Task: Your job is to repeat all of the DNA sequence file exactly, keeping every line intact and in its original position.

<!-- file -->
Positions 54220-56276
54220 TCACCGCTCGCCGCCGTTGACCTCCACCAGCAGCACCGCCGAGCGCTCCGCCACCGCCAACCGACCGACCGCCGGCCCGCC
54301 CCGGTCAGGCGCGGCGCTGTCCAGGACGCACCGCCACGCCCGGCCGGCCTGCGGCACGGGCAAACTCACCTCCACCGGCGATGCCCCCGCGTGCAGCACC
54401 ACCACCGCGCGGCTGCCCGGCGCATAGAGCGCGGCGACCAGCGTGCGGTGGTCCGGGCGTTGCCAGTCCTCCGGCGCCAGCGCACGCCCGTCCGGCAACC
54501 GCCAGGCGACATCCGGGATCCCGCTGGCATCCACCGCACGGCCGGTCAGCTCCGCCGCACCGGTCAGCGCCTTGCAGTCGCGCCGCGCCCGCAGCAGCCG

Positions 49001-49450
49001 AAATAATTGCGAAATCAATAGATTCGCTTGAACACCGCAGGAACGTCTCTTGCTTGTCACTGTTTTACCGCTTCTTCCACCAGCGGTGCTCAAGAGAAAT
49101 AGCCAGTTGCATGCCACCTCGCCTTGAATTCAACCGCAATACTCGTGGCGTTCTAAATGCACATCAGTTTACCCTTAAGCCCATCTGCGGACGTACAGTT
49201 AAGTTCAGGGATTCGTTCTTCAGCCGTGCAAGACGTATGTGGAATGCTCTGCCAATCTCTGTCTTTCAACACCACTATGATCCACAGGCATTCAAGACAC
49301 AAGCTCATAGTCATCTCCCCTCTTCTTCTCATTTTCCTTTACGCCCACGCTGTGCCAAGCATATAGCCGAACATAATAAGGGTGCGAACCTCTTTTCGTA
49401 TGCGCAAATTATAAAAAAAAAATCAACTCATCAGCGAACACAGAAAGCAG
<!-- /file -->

Positions 54220-56276
54220 TCACCGCTCGCCGCCGTTGACCTCCACCAGCAGCACCGCCGAGCGCTCCGCCACCGCCAACCGACCGACCGCCGGCCCGCC
54301 CCGGTCAGGCGCGGCGCTGTCCAGGACGCACCGCCACGCCCGGCCGGCCTGCGGCACGGGCAAACTCACCTCCACCGGCGATGCCCCCGCGTGCAGCACC
54401 ACCACCGCGCGGCTGCCCGGCGCATAGAGCGCGGCGACCAGCGTGCGGTGGTCCGGGCGTTGCCAGTCCTCCGGCGCCAGCGCACGCCCGTCCGGCAACC
54501 GCCAGGCGACATCCGGGATCCCGCTGGCATCCACCGCACGGCCGGTCAGCTCCGCCGCACCGGTCAGCGCCTTGCAGTCGCGCCGCGCCCGCAGCAGCCG

Positions 49001-49450
49001 AAATAATTGCGAAATCAATAGATTCGCTTGAACACCGCAGGAACGTCTCTTGCTTGTCACTGTTTTACCGCTTCTTCCACCAGCGGTGCTCAAGAGAAAT
49101 AGCCAGTTGCATGCCACCTCGCCTTGAATTCAACCGCAATACTCGTGGCGTTCTAAATGCACATCAGTTTACCCTTAAGCCCATCTGCGGACGTACAGTT
49201 AAGTTCAGGGATTCGTTCTTCAGCCGTGCAAGACGTATGTGGAATGCTCTGCCAATCTCTGTCTTTCAACACCACTATGATCCACAGGCATTCAAGACAC
49301 AAGCTCATAGTCATCTCCCCTCTTCTTCTCATTTTCCTTTACGCCCACGCTGTGCCAAGCATATAGCCGAACATAATAAGGGTGCGAACCTCTTTTCGTA
49401 TGCGCAAATTATAAAAAAAAAATCAACTCATCAGCGAACACAGAAAGCAG